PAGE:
“While not requiring “high” technology, WIGs certainly require new integration of technologies. They are more complex than any ships or conventional aircraft, and they require extensive maintenance to keep them seaworthy. Turbofan engines on WIGs are especially maintenance intensive. Their performance degrades significantly in a salt-air environment without proper maintenance.”

The Lun was powered with eight Kuznetsov NK-87 turbofans, mounted on forward canards, each producing 127.4 kN (28,600 lbf) of thrust, and was equipped for anti-surface warfare, with P-270 Moskit (Mosquito) guided missile (with a range between 10 and 100 kilometers). Six missile launchers were mounted in pairs on the dorsal surface of its fuselage with advanced tracking systems mounted in its nose and tail.

Another dramatic shot of Lun-class ekranoplan model on the beach at Derbent.

A three-ship formation of MD-160 could launch 18 missiles at a target simultaneously, each one closing on the target at 2.3M and flying at 20 meters above the ground.

CIA believed WIGs could be configured to carry out different missions, including minelaying, ASW (Anti-Submarine Warfare) and SAR (Search And Rescue). To that respect, another version of Lun was planned for use as a mobile field hospital for rapid deployment to any ocean or coastal location. It was named the Spasatel (“Rescuer”). Work was about 90% done, when the military funding ended, and it was never completed.

While we wait for the only Lun class ekranoplan to become a museum, we can at least enjoy some really stunning photographs of this marvelous vehicle thanks to Lana Sator (that we want to thank for allowing us to post some of her shots).

 

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Экраноплан “Лунь” – бесконечно красивый гибрид корабля и самолёта, долгие годы томившийся на территории военного завода “Дагдизель” в Каспийске. Недавно его решили перевезти на новое место – якобы, в будущий филиал парка “Патриот” около Дербента. Операция буксировки была сложна и потребовала немалых усилий, на торжественное событие пригласили ответственных лиц и журналистов, а успех широко освещался в СМИ. Только вот закончился этот “успех” тем, что никакого парка Патриот в Дербенте не построено, экраноплан лежит на брюхе возле дикого пляжа и превращается в ключевую местную достопримечательность. Желающие сфотографировать приезжают с рассвета, поток машин по пляжу практически непрерывный. Дети купаются вокруг и прыгают с крыльев в воду. Экраноплан охраняют от мародеров и вандалов – сторожа находятся внутри круглосуточно, обслуживают генераторы для работы насосов. Зачем насосы? Внутри экраноплана вода. Тут два варианта – либо корпус потерял герметичность за время хранения на заводе, либо ему продрали днище, пока волочили тросами к пляжу. Тросы не выдерживали и рвались, подходящей техники для аккуратного перемещения и установки на постамент (которого тоже нет) предоставлено не было… Узнав обо всём этом, я срочно отправилась посмотреть на чудо своими глазами: зная российские реалии и вспоминая недавнюю историю с крымской подлодкой, можно всерьёз опасаться за судьбу уникальной машины. Помимо прочего, в таком виде – стоящий в морской воде, находящийся в своей стихии, – экраноплан выглядит гораздо более круто, нежели в сухом доке завода или на демонстрационном постаменте в окружении любопытных ротозеев. …Разумеется, ключевой целью этой поездки было не только увидеть Луня снаружи, но и пробраться внутрь – ведь я уже была внутри экранопланов Спасатель и Орлёнок, этого не хватало для полного комплекта. Операция прошла успешно, – в следующем посте расскажу и покажу, каково оно там. Следите за обновлениями! 😎 #ls_drone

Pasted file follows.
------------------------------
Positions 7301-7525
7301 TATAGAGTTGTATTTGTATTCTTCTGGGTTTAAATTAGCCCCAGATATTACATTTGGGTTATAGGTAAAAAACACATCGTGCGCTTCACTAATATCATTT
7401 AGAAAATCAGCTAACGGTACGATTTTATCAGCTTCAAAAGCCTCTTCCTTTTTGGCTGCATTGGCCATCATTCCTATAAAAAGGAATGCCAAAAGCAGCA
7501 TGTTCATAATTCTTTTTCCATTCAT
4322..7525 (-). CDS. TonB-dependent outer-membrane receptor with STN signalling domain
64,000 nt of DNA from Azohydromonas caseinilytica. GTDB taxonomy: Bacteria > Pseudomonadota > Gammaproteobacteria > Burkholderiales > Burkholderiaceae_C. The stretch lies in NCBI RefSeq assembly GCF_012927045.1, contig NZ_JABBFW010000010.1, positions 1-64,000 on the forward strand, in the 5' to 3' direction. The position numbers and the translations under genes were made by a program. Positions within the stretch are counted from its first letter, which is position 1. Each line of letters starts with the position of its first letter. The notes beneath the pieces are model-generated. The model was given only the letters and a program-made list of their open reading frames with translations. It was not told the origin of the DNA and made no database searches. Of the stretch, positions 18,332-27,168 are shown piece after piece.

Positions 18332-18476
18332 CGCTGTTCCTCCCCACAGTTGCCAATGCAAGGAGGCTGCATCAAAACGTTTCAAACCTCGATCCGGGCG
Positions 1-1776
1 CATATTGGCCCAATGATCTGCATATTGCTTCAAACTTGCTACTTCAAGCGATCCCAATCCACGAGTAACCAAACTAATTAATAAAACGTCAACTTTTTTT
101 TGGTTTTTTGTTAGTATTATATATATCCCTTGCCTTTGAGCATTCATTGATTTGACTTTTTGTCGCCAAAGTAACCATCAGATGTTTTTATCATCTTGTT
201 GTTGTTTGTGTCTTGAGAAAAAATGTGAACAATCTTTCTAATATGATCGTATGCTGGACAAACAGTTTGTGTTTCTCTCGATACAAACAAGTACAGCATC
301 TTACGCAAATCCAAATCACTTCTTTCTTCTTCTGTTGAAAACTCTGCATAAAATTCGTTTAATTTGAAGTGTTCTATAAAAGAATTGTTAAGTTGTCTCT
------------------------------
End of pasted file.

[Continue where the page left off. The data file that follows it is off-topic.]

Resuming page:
Un post condiviso da Lana Sator (@lanasator) in data:

H/T Alex Snow for the heads-up!



About David Cenciotti 4139 Articles
David Cenciotti is a freelance journalist based in Rome, Italy. He is the Founder and Editor of “The Aviationist”, one of the world’s most famous and read military aviation blogs. Since 1996, he has written for major worldwide magazines, including Air Forces Monthly, Combat Aircraft, and many others, covering aviation, defense, war, industry, intelligence, crime and cyberwar. He has reported from the U.S., Europe, Australia and Syria, and flown several combat planes with different air forces. He is a former 2nd Lt. of the Italian Air Force, a private pilot and a graduate in Computer Engineering. He has written four books.